Read as part of #CBAM2017
The Three Theban Plays are in chronological order Antigone, Oedipus the King and Oedipus at Colonus. The dramatic order, the order the story plays out, is Oedipus the King, Oediupus at Colonus and Antigone. I read the chronological order. There are many pros and cons with either reading order. I was fine with the chronological one, partly because Antigone, Oedipus the King and Oedipus at Colonus were written many years apart from one another. Antigone, while not a badly written play, is not as sophisticated as At Colonus. Reading Antigone first might have helped save the story, as I’ve read a lot of people who read it in the dramatic order being disappointed with Antigone.
There are many topics to talk about regarding these plays, even Freud used Oedipus the King to work out one of his main theories: We all want to kill our father and marry our mother. The theme I gravitated towards might be influenced by the fact I read Antigone first, where the theme is much more prevalent. Antigone wants to bury her brother, but is forbidden by her uncle Creon, King of Theban, because the brother had fought against Theban in war. We see these two forces being put up against one another, being loyal towards your family (Antigone) or towards your town or nation (Creon). (Theban is a town, but the structure of the time a town was almost what we call a nation today.) Both draw on elements like who the people side with or the will of the gods to figure out who is right. While it’s clear that we as the audience are not supposed to side with Creon, it’s interesting if we should be siding with Antigone. Personally I think a line from Ismene, her sister, to Antigone at the beginning is very telling:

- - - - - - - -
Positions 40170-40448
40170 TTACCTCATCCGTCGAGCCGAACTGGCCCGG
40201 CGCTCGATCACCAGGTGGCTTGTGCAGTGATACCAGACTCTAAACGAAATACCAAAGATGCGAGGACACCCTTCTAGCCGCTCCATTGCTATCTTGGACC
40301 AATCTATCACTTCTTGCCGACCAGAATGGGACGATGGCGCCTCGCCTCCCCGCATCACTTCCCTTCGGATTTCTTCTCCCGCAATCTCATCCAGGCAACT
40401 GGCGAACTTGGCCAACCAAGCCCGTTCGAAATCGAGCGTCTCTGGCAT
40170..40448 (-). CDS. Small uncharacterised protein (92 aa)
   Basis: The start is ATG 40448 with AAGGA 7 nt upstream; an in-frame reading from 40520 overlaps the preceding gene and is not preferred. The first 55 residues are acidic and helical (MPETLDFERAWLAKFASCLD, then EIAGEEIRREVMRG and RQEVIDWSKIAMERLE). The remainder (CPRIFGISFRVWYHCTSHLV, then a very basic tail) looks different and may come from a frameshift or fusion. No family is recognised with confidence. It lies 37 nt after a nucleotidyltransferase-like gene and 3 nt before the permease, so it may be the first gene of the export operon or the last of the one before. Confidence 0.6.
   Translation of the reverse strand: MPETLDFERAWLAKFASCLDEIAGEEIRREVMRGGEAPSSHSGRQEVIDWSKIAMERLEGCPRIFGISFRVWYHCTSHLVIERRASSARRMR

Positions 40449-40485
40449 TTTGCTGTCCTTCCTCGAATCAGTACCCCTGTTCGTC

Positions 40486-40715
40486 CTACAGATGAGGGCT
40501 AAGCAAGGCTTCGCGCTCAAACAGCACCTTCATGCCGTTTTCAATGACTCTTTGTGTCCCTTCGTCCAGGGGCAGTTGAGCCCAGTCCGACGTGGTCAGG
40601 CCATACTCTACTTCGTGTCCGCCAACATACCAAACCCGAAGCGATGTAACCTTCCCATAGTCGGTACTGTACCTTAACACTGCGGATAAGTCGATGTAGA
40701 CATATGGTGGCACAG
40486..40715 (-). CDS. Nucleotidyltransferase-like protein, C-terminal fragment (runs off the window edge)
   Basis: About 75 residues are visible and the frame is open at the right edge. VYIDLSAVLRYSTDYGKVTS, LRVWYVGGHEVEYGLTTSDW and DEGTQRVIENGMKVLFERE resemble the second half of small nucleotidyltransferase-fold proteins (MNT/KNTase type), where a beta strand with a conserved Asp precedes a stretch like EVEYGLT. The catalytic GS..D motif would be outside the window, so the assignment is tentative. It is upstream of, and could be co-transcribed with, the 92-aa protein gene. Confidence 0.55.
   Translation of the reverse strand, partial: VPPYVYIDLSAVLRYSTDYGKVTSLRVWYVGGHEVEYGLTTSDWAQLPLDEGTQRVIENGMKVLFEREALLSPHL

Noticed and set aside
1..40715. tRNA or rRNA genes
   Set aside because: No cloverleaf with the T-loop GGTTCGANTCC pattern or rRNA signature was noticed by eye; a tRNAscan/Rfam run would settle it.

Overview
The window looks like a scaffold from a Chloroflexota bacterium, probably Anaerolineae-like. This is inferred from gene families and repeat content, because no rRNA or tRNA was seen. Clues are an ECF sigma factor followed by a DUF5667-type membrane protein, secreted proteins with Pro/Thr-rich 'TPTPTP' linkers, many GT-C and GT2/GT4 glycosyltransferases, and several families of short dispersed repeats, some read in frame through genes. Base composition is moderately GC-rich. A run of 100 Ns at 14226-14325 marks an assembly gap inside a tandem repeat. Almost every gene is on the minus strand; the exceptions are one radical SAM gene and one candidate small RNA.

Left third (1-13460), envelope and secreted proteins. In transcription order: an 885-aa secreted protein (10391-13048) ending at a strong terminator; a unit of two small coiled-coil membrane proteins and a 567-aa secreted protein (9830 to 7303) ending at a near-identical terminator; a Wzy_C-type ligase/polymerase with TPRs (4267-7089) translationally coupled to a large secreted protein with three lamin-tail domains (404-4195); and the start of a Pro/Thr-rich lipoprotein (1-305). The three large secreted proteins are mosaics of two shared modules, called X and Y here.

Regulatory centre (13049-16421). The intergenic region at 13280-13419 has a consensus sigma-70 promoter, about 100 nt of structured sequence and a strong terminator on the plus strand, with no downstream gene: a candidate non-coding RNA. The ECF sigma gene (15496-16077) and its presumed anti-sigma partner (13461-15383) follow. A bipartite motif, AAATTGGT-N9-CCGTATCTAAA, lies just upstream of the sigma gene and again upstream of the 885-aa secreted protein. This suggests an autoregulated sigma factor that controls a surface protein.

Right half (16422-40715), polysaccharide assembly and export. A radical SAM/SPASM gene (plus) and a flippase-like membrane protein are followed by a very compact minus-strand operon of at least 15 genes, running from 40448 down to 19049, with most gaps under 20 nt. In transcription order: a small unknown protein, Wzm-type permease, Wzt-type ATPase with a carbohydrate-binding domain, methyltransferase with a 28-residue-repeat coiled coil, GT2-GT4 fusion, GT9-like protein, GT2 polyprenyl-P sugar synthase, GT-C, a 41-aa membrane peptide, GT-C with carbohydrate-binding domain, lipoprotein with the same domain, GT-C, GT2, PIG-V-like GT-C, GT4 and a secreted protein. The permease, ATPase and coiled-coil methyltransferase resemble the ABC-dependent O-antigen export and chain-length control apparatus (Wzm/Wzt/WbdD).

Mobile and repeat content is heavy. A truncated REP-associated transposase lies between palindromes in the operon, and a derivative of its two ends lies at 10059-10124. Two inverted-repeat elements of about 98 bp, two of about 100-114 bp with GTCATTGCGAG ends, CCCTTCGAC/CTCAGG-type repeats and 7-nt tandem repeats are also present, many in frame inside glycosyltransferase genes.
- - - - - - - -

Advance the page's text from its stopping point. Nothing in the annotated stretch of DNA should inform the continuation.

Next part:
You’re wrong from the start,
you’re off on a hopeless quest.
She is trying to convince Antigone that going against her uncle, and by that the law of the land, is not a positive thing. It will only bring her misery. Maybe Sophocles is trying to say that seeing either the family or the nation as something sacred everything else can be sacrificed for, are both equally wrong.
This theme of nation vs. family are prevalent in the other plays as well. Oedipus the King goes back to the beginning when Oedipus discovers his big dark secret. He wants to figure this out to help the town, but by doing it does put his family, who are constantly telling him to back down from his quest, in a horrible position. In Oedipus at Colonus we follow Oedipus as an old man, and now the tables have turned. His family is seeking him out to save the town.
Theme of nation is also interesting regarding some of the other themes in the play. Oedipus is the victim of a great tragedy. Language wise this tragedy is referred to differently throughout the plays. In Antigone it’s the will of the gods, in The King it’s active actions, but At Colonus states:
Oedipus: I have suffered, friends,
the worst horrors on earth, suffered against my will,
I sear to god, not a single thing self-willed-
We can’t chose our family, in the same way Oedipus can’t chose who his parents (and therefore what tragedy) he is going to have. Nation (town) is different. In Antigone, her brother has chosen to fight for a different nation, in At Colonus Oedipus chooses to support a different nation. Both motivated by their family. Though while they do have a choice, they do have huge consequences to them. For this to be a tragedy they needed a choice, which is found in the nation, not the family. To quote Richard Fagles:
If the witches had bewitched Macbeth, so that the murder of Duncan were not an act of his will, Macbeth would not be a tragedy – it would be a sort of science-fiction story in which a man is injected with a drug that makes him carry out the will of some external force. We might sympathize with him but could hardly be expected to engage ourselves emotionally with his actions, presented as a play. If Macbeth were injected with a witches’ brew or Oedipus with fate-serum, we could not regard them as tragic, or even dramatic. (Introduction to Oedipus the King)
You can see my vlog (video blog) about Prophecies and Time (Inspired by Oedipus the King) here.